App software firm with UW-Madison roots starts selling “pro” version
A UW–Madison spinoff company that makes open-source software allowing builders to code the same app for Apple and Android smartphones began on Dec. 6 to sell a service intended to remove some of the inevitable headaches linked to developing smartphone apps.
Although Ionic has sold a limited suite of services to date, it’s mainly known as the creator of Ionic Framework. This free, open-source software writes apps for smartphones and the Internet and has been downloaded about 5 million times.
Ionic Pro is the company’s first effort to sell Ionic bundled with a package of services.
“The idea with Ionic Pro is to provide more service to help professional teams build apps more quickly, test them more quickly, and manage, maintain and update them through the entire lifecycle,” says Ionic CEO Max Lynch, who has a UW–Madison B.S. in computer science. “It will detect and help solve runtime errors in real time and help you share a test release with beta testers.”
Ionic software now has at least 250,000 active developers across the globe, ranging from hobbyists to some of the biggest names in a variety of industries, including the helicopter division of Airbus.
Ionic code was born with a recognition that eluded competitors. In 2012, when Lynch and co-founder Ben Sperry, another UW–Madison alumnus, looked at the unslakeable thirst for mobile apps, they converted two problems into opportunities. First, code written for Apple products was not useable on Google’s Android system, and vice versa. And neither one worked on a website. Second, writing code for Apple or Google entailed aptitude with a range of software languages.
Those who had those skills, called “native developers,” dominated the mobile-apps industry, but Ionic did not go after them, Lynch says. “We felt there was a big opportunity to serve web developers. Millions of them had been building websites for decades, and we decided to help them get into mobile using the skillsets they already had.”
That multitude of web developers was “not exactly a niche,” he says, “which is why I was surprised that we were only ones caring about that community.”
That approach has sprouted a firm with more than 30 employees, mostly in offices just off Madison’s Capitol Square. In 2017, Ionic opened a Boston office focused on marketing.
For more than two years, Ionic, formally known as Drifty, made its name by giving away software and offering limited consulting work to some customers. Now, with Ionic Pro, it’s adding subscription income, Lynch says.
Since Pro’s “soft launch” in August, he says, “100,000 developers have found us and signed up, and it’s growing 30 percent month over month.” Dow Jones MarketWatch builds its flagship consumer app with Ionic, Lynch says. “Our users are building a lot of serious stuff, but there is a mobile delivery gap. Many large companies have a laundry list of 50 or 100 apps that need building. Ionic gives them a way to build faster and easier.”
Ionic, like every digital-technology company, swims in a sea of change. “You can’t be in this industry and lament change, it’s inevitable, and it’s the source of your biggest opportunities,” Lynch says.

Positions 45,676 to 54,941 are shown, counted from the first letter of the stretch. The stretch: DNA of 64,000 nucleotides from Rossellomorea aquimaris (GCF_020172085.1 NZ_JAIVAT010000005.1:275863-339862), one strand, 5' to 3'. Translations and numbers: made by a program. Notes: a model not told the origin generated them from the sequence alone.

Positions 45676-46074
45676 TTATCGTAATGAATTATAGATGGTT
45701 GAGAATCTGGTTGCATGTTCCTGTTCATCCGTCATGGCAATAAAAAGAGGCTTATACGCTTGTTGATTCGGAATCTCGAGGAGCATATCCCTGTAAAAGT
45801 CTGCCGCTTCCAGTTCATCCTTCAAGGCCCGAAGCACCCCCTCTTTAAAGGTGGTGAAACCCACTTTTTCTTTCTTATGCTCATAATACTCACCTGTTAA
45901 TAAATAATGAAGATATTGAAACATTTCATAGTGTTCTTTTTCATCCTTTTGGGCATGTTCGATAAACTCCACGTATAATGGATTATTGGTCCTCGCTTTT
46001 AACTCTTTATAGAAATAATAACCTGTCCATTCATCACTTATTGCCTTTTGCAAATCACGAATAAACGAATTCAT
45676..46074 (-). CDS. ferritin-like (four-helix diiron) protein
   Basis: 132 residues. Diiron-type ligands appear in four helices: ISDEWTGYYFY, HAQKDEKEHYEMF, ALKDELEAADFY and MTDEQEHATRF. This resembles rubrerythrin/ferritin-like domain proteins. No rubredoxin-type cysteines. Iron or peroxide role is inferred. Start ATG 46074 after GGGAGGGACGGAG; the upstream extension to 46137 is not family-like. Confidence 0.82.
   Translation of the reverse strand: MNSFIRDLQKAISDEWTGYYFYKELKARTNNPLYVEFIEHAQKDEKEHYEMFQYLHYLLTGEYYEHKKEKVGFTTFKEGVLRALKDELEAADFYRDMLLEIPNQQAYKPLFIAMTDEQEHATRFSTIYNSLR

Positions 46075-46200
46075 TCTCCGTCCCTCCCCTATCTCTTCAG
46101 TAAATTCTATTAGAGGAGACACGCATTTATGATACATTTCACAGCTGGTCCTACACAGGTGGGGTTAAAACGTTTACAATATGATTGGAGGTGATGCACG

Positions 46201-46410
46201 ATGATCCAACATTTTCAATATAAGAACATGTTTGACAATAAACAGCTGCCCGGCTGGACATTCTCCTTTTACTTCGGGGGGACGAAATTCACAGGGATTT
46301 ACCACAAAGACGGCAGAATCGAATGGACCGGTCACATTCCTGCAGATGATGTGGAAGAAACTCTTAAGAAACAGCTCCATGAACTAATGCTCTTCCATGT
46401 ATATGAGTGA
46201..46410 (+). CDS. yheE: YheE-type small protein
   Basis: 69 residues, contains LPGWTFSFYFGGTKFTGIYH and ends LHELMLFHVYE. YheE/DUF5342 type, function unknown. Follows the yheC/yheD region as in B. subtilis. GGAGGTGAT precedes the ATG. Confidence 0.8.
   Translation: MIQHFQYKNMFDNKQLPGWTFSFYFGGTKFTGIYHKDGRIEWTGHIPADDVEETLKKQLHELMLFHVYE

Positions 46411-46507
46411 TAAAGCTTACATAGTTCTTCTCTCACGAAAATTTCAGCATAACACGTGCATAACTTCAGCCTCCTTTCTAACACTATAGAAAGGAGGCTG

In an unexpected turn that could play directly to Ionic’s strength, Google and other bigs are looking at a new approach to mobile apps called progressive web apps. The goal is to enable faster response by stripping out the code and storing data online.
Digital platforms are seeing more time spent on progressive apps and more clicks on ads, Lynch says. Faster downloads make progressive suitable to emerging markets, where phone networks are slower.
With a progressive web app, a mobile device search brings the user to a web page that can download an app, bypassing the App Store and Google Play. “There is no gatekeeper,” Lynch says. “Developers are frustrated. To compete in the App Store, you have to go through Apple, you have to market their way on the App Store.”
Because progressive web apps are based on Internet code, “We are uniquely positioned to help teams build apps with the same exact code that will work on the web, and on the App Store and Google Play,” Lynch says. “The old style of mobile development reminds me of writing a book in German, and then writing it again in Arabic. That’s a lot of work. With Ionic, you write the book once and it automatically translates into the three languages that matter.”
Sperry and Lynch became friends in kindergarten while growing up in Shorewood, Wisconsin. While Lynch studied computers at UW–Madison, Sperry got a B.A. in fine arts.
Sperry masterminds design at Ionic, Lynch says. “Developers want to have technology and tools that make them look good, and one way you do that is to make sure the software they create looks good out of box.”
Ionic has about eight UW–Madison alumni, mainly from computer science and allied fields, and it plans to increase such hiring, Lynch says. “Madison is going to be our engineering and product home, entirely because of the university. Its graduates are the same high caliber engineers that Facebook, Google and Microsoft are trying to hire every spring at the career fair. We feel it’s an advantage to be close to that talent pool, and we try to provide a compelling reason for them to stick around.”
— David Tenenbaum, 608-265-8549, firstname.lastname@example.org